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Indexing aortic valve area by body surface area increases the prevalence of severe aortic stenosis

Jander, Nikolaus; Gohlke-Baerwolf, Christa; Bahlmann, Edda; Gerdts, Eva; Boman, Kurt; Chambers, John B.; Egstrup, Kenneth; Nienaber, Christoph A.; Pedersen, Terje R. and Ray, Simon, et al. (2014) In Heart 100(1). p.28-33
Abstract
Background To account for differences in body size in patients with aortic stenosis, aortic valve area (AVA) is divided by body surface area (BSA) to calculate indexed AVA (AVA(index)). Cut-off values for severe stenosis are <1.0cm(2) for AVA and <0.6cm(2)/m(2) for AVA(index). Objective To investigate the influence of indexation on the prevalence of severe aortic stenosis and on the predictive accuracy regarding clinical outcome. Methods Echocardiographic and anthropometric data from a retrospective cohort of 2843 patients with aortic stenosis (jet velocity >2.5m/s) and from 1525 patients prospectively followed in the simvastatin and ezetimibe in aortic stenosis (SEAS) trial were analysed. Results The prevalence of severe stenosis... (More)
Background To account for differences in body size in patients with aortic stenosis, aortic valve area (AVA) is divided by body surface area (BSA) to calculate indexed AVA (AVA(index)). Cut-off values for severe stenosis are <1.0cm(2) for AVA and <0.6cm(2)/m(2) for AVA(index). Objective To investigate the influence of indexation on the prevalence of severe aortic stenosis and on the predictive accuracy regarding clinical outcome. Methods Echocardiographic and anthropometric data from a retrospective cohort of 2843 patients with aortic stenosis (jet velocity >2.5m/s) and from 1525 patients prospectively followed in the simvastatin and ezetimibe in aortic stenosis (SEAS) trial were analysed. Results The prevalence of severe stenosis increased with the AVA(index) criterion compared to AVA from 71% to 80% in the retrospective cohort, and from 29% to 44% in SEAS (both p<0.001). Overall, the predictive accuracy for aortic valve events was virtually identical for AVA and AVA(index) in the SEAS population (mean follow-up of 46months; area under the receiver operating characteristic curve: 0.67 (95% CI 0.64 to 0.70) vs 0.68 (CI 0.65 to 0.71) (NS). However, 213 patients additionally categorised as severe by AVA(index) experienced significantly less valve related events than those fulfilling only the AVA criterion (p<0.001). Conclusions Indexing AVA by BSA (AVA(index)) significantly increases the prevalence of patients with criteria for severe stenosis by including patients with a milder degree of the disease without improving the predictive accuracy for aortic valve related events. (Less)
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published
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Heart
volume
100
issue
1
pages
28 - 33
publisher
BMJ Publishing Group
external identifiers
  • wos:000328540700007
  • scopus:84891761525
ISSN
1355-6037
DOI
10.1136/heartjnl-2013-304443
language
English
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yes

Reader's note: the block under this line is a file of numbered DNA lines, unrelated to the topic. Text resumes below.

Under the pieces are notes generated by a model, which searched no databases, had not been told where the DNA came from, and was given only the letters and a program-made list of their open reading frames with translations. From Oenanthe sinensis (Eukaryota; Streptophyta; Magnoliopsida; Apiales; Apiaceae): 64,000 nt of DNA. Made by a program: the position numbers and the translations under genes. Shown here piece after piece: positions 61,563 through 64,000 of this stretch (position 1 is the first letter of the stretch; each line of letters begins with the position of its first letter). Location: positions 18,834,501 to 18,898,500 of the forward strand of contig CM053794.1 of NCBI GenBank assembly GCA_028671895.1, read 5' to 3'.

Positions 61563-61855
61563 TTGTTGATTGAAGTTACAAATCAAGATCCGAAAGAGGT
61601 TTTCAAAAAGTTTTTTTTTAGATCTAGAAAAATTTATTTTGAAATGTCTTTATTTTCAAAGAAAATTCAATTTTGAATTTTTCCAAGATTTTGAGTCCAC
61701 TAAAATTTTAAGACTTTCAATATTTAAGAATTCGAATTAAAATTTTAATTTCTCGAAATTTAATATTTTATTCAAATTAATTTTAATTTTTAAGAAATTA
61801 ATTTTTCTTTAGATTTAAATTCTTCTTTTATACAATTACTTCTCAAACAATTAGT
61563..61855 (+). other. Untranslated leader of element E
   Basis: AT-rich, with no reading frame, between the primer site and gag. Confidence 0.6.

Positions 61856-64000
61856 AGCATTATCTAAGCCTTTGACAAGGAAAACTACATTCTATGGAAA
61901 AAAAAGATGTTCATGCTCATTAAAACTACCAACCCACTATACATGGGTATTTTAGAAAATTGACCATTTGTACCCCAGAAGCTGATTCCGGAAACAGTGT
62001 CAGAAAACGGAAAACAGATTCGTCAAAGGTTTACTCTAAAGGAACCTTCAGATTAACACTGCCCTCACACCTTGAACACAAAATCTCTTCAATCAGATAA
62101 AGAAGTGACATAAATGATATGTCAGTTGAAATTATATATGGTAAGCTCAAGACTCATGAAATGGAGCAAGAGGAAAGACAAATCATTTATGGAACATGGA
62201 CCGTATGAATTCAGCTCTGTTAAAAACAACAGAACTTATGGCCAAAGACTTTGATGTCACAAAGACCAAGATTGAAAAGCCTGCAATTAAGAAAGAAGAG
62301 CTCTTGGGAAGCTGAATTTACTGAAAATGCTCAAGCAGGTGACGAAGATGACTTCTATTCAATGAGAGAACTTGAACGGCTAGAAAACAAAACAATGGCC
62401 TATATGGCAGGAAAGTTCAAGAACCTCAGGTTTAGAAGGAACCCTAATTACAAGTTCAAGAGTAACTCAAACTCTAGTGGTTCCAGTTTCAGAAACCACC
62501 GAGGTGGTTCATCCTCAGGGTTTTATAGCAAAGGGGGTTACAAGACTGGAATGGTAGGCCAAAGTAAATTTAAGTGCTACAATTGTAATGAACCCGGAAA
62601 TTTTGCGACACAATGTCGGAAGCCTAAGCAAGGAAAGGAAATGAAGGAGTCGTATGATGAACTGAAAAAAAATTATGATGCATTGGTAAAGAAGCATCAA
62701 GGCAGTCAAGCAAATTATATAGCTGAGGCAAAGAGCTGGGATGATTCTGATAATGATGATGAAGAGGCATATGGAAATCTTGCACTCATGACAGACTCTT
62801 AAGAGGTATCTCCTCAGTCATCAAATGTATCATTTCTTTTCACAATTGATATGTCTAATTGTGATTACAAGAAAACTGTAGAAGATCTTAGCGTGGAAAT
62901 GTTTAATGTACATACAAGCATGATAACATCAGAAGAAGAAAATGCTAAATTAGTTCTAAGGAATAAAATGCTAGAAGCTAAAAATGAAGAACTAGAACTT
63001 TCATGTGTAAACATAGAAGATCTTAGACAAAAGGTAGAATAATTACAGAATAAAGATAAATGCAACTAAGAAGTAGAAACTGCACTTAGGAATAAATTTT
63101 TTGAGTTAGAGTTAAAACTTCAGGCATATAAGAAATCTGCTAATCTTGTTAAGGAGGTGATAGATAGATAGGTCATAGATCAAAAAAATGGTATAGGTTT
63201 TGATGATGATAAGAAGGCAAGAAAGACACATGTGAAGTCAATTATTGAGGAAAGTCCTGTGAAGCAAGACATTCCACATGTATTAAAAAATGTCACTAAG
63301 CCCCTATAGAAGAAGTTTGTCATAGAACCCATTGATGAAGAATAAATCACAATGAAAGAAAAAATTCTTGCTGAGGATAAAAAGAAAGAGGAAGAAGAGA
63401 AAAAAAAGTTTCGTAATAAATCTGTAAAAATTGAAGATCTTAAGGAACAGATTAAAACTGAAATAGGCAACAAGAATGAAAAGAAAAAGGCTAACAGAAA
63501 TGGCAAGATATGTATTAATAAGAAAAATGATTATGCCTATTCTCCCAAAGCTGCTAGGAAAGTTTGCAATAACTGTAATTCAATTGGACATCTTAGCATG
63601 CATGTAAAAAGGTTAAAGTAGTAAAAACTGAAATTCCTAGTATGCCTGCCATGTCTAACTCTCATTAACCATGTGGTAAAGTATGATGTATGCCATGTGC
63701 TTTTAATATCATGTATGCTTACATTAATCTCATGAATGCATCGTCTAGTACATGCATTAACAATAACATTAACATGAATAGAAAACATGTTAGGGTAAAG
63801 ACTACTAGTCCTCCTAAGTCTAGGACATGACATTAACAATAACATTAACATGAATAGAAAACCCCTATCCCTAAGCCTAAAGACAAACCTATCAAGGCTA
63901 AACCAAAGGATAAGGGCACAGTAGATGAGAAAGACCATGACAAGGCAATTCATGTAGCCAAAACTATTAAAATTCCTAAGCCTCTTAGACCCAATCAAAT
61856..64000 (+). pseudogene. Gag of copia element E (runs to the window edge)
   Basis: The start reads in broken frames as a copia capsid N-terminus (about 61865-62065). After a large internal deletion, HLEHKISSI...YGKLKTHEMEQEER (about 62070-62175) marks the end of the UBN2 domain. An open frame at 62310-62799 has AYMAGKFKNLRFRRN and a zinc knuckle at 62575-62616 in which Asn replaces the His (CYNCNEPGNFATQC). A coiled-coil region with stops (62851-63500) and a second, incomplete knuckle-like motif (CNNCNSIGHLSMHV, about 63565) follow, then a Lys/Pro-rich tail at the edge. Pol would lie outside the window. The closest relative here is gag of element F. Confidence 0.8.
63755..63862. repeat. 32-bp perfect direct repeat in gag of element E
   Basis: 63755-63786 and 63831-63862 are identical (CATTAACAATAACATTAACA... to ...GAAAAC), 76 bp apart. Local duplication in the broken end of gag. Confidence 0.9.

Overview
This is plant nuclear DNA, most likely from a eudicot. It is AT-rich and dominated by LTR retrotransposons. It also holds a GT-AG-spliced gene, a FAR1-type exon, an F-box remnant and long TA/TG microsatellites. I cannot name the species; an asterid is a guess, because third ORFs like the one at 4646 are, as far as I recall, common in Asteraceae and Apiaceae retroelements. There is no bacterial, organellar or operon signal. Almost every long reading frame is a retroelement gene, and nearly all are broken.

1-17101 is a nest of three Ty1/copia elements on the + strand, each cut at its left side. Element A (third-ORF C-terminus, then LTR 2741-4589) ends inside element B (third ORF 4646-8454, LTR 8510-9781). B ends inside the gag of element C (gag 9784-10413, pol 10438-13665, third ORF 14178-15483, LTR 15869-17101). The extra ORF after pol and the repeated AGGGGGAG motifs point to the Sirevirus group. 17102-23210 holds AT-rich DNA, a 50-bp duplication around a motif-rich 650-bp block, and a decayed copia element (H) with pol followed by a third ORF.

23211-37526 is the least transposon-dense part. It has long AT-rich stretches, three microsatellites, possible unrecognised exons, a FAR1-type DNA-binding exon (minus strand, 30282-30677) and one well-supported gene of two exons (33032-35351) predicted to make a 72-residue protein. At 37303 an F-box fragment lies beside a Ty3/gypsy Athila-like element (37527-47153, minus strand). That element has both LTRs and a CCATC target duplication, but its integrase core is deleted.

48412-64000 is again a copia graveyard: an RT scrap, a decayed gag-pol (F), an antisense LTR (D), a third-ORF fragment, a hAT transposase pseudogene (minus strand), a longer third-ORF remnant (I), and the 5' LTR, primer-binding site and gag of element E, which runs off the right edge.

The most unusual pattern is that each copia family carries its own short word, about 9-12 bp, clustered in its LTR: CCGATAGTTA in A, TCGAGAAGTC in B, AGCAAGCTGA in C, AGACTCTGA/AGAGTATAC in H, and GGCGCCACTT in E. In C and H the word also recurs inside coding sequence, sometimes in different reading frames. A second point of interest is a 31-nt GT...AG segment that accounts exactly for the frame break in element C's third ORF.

id
b4955c42-fdf1-4e53-a8eb-8aca16276170 (old id 4261875)
date added to LUP
2014-02-10 12:16:17
date last changed
2017-07-09 03:14:19
@article{b4955c42-fdf1-4e53-a8eb-8aca16276170,
  abstract     = {Background To account for differences in body size in patients with aortic stenosis, aortic valve area (AVA) is divided by body surface area (BSA) to calculate indexed AVA (AVA(index)). Cut-off values for severe stenosis are &lt;1.0cm(2) for AVA and &lt;0.6cm(2)/m(2) for AVA(index). Objective To investigate the influence of indexation on the prevalence of severe aortic stenosis and on the predictive accuracy regarding clinical outcome. Methods Echocardiographic and anthropometric data from a retrospective cohort of 2843 patients with aortic stenosis (jet velocity &gt;2.5m/s) and from 1525 patients prospectively followed in the simvastatin and ezetimibe in aortic stenosis (SEAS) trial were analysed. Results The prevalence of severe stenosis increased with the AVA(index) criterion compared to AVA from 71% to 80% in the retrospective cohort, and from 29% to 44% in SEAS (both p&lt;0.001). Overall, the predictive accuracy for aortic valve events was virtually identical for AVA and AVA(index) in the SEAS population (mean follow-up of 46months; area under the receiver operating characteristic curve: 0.67 (95% CI 0.64 to 0.70) vs 0.68 (CI 0.65 to 0.71) (NS). However, 213 patients additionally categorised as severe by AVA(index) experienced significantly less valve related events than those fulfilling only the AVA criterion (p&lt;0.001). Conclusions Indexing AVA by BSA (AVA(index)) significantly increases the prevalence of patients with criteria for severe stenosis by including patients with a milder degree of the disease without improving the predictive accuracy for aortic valve related events.},
  author       = {Jander, Nikolaus and Gohlke-Baerwolf, Christa and Bahlmann, Edda and Gerdts, Eva and Boman, Kurt and Chambers, John B. and Egstrup, Kenneth and Nienaber, Christoph A. and Pedersen, Terje R. and Ray, Simon and Rossebo, Anne B. and Willenheimer, Ronnie and Kienzle, Rolf-Peter and Wachtell, Kristian and Neumann, Franz-Josef and Minners, Jan},
  issn         = {1355-6037},
  language     = {eng},
  number       = {1},
  pages        = {28--33},
  publisher    = {BMJ Publishing Group},
  series       = {Heart},
  title        = {Indexing aortic valve area by body surface area increases the prevalence of severe aortic stenosis},
  url          = {http://dx.doi.org/10.1136/heartjnl-2013-304443},
  volume       = {100},
  year         = {2014},
}